The Guardian offers its content for free, but with ads. Readers who pay a subscription get access without ads and can use two additional apps, as shown below.
Dynamic paywalls don’t apply the same limits to all readers. They’re based on an individual reader’s habits and personalized data. Publishers can choose how restrictive or flexible their dynamic paywall will be.
For instance, Hearst uses dynamic paywalls for their publications, such as The San Francisco Chronicle, The Houston Chronicle, The Connecticut Post, and many others. When a reader clicks on the subscribe button on any of these websites, there’s a popup window where they can choose their cookie preferences. This publisher may apply different paywalls to different types of readers, based on the data they collect about their reading habits.
A reader who only reads sports news on The Houston Chronicle’s website will get more content for free than a visitor who visits the sites of multiple newspapers owned by Hearst Newspapers.
Some websites make money from ads. Readers that use AdBlock tools reduce publishers’ revenue.
Therefore, some publishers add an AdBlock wall to their websites to prevent readers using AdBlock from accessing their content.
For instance, The Independent uses this method to ask visitors to whitelist their online edition to keep reading the content for free.
If a reader doesn’t switch off the AdBlock tool, they’re not allowed to access any content.
For new publishers or entrepreneurs starting a subscription business, this paywall could result in a high abandonment rate.
Moreover, some publishers kindly ask readers to whitelist their websites but don’t restrict access to their content. This option is usually ineffective because most users just dodge the notification and keep reading.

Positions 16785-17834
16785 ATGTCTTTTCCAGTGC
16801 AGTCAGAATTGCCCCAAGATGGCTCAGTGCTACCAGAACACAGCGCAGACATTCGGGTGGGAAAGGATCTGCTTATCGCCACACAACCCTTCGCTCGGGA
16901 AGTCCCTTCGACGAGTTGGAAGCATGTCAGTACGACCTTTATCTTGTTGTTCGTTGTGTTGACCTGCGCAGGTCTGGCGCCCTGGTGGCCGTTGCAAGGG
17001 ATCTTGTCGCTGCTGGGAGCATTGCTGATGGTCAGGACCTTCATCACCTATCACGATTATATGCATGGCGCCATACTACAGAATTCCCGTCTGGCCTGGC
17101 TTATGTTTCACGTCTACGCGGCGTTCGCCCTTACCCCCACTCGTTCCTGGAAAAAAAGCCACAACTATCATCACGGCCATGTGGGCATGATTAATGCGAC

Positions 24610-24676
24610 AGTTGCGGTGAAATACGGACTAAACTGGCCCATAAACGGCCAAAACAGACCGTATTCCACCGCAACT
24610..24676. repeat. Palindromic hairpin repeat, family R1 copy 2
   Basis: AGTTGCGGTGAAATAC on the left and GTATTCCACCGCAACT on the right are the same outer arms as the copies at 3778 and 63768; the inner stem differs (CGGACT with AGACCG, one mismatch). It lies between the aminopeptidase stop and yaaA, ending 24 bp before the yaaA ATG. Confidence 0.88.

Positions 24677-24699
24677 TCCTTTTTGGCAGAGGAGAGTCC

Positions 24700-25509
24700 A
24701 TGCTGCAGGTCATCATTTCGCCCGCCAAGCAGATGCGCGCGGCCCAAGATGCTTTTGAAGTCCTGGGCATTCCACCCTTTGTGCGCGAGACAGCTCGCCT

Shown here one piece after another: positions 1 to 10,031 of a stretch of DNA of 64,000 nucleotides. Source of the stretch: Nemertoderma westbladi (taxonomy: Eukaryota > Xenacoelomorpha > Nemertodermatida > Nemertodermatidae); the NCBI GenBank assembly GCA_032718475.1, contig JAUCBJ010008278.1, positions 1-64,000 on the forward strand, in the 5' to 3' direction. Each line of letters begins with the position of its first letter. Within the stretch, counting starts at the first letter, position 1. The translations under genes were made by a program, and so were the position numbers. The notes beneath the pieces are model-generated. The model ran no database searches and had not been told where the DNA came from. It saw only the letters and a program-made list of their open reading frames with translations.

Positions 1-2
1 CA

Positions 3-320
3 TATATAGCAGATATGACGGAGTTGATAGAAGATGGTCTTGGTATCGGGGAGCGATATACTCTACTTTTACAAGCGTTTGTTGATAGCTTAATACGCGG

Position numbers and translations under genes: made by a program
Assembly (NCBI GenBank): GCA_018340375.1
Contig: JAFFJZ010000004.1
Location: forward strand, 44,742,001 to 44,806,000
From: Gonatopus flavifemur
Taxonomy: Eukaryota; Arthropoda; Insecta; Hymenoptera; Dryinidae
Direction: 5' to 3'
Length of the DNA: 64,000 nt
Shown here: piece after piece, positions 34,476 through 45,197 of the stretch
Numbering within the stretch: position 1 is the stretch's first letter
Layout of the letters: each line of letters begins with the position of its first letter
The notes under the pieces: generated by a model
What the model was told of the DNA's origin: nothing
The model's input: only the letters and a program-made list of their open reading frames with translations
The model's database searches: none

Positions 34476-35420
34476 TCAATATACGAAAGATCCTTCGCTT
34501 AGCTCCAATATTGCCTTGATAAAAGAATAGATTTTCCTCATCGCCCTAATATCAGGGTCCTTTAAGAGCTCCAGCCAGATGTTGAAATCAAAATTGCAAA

With a server-side paywall, the server hosting the website is programed to show content only to readers who are permitted to see it.
So, the content in question isn’t available in the website code until the server gets a message that the reader is either a registered user or a subscriber. Only then does the server allow for the content to be visible on the website. This paywall is efficient in preventing readers from accessing the paywalled content without paying a subscription.
Client- or Browser-Side Paywalls
In a client- or browser-side paywall, the content is present in the website code and in the browser. When readers visit such a webpage, they might even see the content in question for a few seconds.
After that, they see a notification that tells them they need to either register or subscribe to access the content.
This paywall technique is less secure because readers can circumvent the restriction and access the content for free.
Paywall Advantages and Disadvantages
Setting a paywall brings benefits to some online businesses, but it can be counterproductive for others.
For online publishers, the main pros and cons of using paywall are:
|Paywall Advantages||Paywall Disadvantages|
|Easily projected recurring revenue||Higher customer churn rate|
|Greater brand appreciation||Potentially complicated to implement|
|Deeper connection with users||Lower income from advertising|
Using Paywalls for Digital Subscriptions
Paywalls are commonly used by newspapers and magazines that use digital subscriptions to make up for revenue losses from print editions.